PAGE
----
Vice-President Xi Jinping looks set to be promoted to a military position in the upcoming Communist Party plenum, in a significant step towards finalising the succession process for him to take over the nation's top leadership post.
The fifth plenum of the party's 17th Central Committee, to be held in October, has been scheduled to approve the draft of the nation's 12th Five-Year Programme - the only item on the agenda according to the official announcement. However, the plenum will also confirm the long-anticipated promotion of Xi to become vice-chairman of the party's Central Military Commission, according to officials briefed on the matter. If confirmed, Xi will also automatically assume the same position in the government's CMC in the National People's Congress plenary session in March. Both are organs that oversee the People's Liberation Army.
'The promotion has been decided,' an official briefed on the development said.
The confirmation will pave the way for Xi to succeed President Hu Jintao as chief of the ruling party in autumn 2012 and as president in the spring of 2013.
Holding a military post was not a prerequisite for becoming head of the party and the state, but the promotion would help clarify uncertainty over leadership succession, analysts said.
At the fourth plenum last year, Xi was widely rumoured to be anointed to the military position. However, when the plenum closed with no word of any personnel changes, speculation arose over possible factional infighting. Later on, there were suggestions in some overseas media that it was Xi's decision not to take the promotion then, saying he needed more time to learn.
'If Xi rises through the ranks according to schedule, it could reduce worries about instability among the secretive inner circles of the Communist Party, which has no transparent mechanism for choosing its leaders,' Zhang Ming, a political science professor at Renmin University, said.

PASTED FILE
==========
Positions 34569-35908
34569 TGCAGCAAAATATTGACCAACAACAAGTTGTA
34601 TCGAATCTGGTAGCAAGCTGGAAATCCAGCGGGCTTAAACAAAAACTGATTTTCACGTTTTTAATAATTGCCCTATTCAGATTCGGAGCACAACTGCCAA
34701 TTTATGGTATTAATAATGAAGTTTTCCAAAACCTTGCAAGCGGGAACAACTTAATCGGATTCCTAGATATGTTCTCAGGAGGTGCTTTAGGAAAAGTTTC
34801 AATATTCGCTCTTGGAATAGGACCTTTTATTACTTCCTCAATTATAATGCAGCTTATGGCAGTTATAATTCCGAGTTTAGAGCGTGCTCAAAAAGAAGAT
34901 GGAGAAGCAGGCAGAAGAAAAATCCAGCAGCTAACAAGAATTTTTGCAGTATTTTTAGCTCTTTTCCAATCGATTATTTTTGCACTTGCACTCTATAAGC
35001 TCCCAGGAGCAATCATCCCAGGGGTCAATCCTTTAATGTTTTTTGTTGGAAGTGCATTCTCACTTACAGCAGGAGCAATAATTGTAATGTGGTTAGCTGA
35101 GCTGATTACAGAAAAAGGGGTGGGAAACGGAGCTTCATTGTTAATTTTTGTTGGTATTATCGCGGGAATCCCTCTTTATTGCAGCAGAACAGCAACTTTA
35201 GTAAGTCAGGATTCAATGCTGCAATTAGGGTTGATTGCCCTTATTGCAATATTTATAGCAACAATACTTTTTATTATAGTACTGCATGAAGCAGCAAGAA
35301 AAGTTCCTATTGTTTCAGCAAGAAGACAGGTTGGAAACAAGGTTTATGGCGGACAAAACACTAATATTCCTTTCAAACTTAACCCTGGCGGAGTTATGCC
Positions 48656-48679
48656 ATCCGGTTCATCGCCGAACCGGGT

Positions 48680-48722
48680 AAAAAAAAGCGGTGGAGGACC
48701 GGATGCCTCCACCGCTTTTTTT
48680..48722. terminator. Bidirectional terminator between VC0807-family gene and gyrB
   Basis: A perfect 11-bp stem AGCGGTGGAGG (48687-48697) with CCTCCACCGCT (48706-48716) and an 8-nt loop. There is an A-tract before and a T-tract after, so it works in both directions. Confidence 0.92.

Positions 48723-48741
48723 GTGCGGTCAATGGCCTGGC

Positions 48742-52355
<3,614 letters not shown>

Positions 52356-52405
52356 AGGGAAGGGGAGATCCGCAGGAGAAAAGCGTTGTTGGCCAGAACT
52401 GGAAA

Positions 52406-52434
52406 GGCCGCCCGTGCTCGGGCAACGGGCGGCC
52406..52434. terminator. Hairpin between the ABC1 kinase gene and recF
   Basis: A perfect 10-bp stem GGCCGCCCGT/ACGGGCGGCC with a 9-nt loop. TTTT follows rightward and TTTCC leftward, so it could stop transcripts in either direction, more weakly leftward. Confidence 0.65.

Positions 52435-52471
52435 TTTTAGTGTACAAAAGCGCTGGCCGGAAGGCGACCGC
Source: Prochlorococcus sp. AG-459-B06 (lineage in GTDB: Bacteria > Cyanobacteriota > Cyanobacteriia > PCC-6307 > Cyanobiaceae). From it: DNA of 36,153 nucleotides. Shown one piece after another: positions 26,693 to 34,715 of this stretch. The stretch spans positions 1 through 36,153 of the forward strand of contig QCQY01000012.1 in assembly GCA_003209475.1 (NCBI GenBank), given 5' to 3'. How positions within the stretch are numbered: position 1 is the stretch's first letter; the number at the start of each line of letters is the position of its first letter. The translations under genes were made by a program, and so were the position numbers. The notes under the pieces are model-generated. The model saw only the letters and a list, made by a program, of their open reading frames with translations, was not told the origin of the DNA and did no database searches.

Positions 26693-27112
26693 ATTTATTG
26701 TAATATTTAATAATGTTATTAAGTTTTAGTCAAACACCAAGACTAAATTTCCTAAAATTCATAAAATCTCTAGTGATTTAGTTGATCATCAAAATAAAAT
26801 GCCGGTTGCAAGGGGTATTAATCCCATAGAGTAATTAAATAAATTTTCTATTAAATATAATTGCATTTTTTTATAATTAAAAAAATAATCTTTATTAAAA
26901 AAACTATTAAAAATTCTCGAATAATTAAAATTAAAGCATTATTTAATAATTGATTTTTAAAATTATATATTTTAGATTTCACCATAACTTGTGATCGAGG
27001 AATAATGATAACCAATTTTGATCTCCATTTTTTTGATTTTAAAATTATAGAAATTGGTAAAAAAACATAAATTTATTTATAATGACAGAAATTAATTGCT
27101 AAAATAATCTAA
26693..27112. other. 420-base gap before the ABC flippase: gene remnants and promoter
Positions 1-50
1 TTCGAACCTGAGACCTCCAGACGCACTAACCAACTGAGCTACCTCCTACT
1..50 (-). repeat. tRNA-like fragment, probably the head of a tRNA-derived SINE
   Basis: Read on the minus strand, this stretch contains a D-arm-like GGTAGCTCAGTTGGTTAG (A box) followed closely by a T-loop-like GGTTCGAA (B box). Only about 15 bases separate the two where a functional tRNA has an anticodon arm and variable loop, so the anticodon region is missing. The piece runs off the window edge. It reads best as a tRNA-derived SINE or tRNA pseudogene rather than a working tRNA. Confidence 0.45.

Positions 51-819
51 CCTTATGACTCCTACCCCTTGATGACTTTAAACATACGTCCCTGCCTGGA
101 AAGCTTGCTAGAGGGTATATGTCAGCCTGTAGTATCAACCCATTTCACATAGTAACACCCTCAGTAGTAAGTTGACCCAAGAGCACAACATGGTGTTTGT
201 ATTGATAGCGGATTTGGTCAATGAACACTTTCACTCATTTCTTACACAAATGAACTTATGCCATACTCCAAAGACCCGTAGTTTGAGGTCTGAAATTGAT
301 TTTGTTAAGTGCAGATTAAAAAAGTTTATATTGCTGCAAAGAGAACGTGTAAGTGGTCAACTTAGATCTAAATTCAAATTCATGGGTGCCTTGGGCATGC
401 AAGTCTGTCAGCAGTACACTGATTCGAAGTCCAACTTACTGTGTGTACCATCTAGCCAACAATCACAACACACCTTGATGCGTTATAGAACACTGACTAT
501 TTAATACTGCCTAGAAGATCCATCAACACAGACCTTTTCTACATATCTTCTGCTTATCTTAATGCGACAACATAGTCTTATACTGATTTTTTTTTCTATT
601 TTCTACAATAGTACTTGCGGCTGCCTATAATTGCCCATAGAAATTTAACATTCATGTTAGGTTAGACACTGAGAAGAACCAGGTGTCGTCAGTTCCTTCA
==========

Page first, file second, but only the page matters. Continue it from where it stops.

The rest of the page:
But Jin Zhong , editor of Hong Kong-based Open Magazine, which also reported Xi's upcoming promotion, said it remained unclear whether Xi could eventually take the real top position, despite the formal appointment as the deputy chief of the CMC.
'In stark contrast, Xi's endorsement has much less legitimacy than that of Hu, who was appointed by the country's former paramount leader, Deng Xiaoping , as early as 1992, 10 years before Hu took the highest post.'
Xi was the dark horse who came from behind to beat Hu's top prot?g?, Li Keqiang , in a high-profile succession competition in the 17th party congress in 2007. Li, party boss of the northeastern province of Liaoning , was also seen as a front runner to replace Hu in 2012.
China experts often have to rely on past patterns in order to predict successions.
Hu became vice-chairman of the CMC at a fourth plenum meeting in 1999, paving the way for him to take over from Jiang Zemin as party chief in 2002 and president in 2003.
At the 17th party plenum in 2007, Xi was apparently hand-picked to be fifth in the top hierarchy and serve as Hu's deputy in the party and state.
Unlike Jiang and Hu, who had no military background until they became top CMC officials, Xi has strong connections with the PLA. He served as personal secretary of Geng Biao, then defence minister for three years after his graduation from Tsinghua University in 1979 with a chemical engineering degree.
The Shaanxi native - the son of former vice-premier Xi Zhongxun , who was a close ally of Deng - shot up from relative obscurity as a local official in Fujian and Zhejiang before he was made party leader in Shanghai in early 2007. The elder Xi died in 2002.
Many attribute Xi's rise to the fact that he is one of the few people accepted by all factions in the top echelons of power.
Xi belongs to the powerful princeling group, whose members include Chongqing party secretary Bo Xilai and Vice-Premier Wang Qishan . He is also connected to Jiang, leader of the powerful 'Shanghai Gang'.
Xi has generally kept a low profile since being installed as one of the top national leaders. But he also has been known for his occasional outspokenness, something that would be a marked change in style if he did succeed Hu.
While on a visit to Mexico in February last year, Xi hit out at overseas critics, telling a crowd of overseas Chinese that there were 'a few foreigners with full bellies who have nothing better to do than try to point fingers at our country'.
'China does not export revolution, hunger, poverty, nor does China cause you any headaches. Just what else do you want?' he said.
Additional reporting by Choi Chi-yuk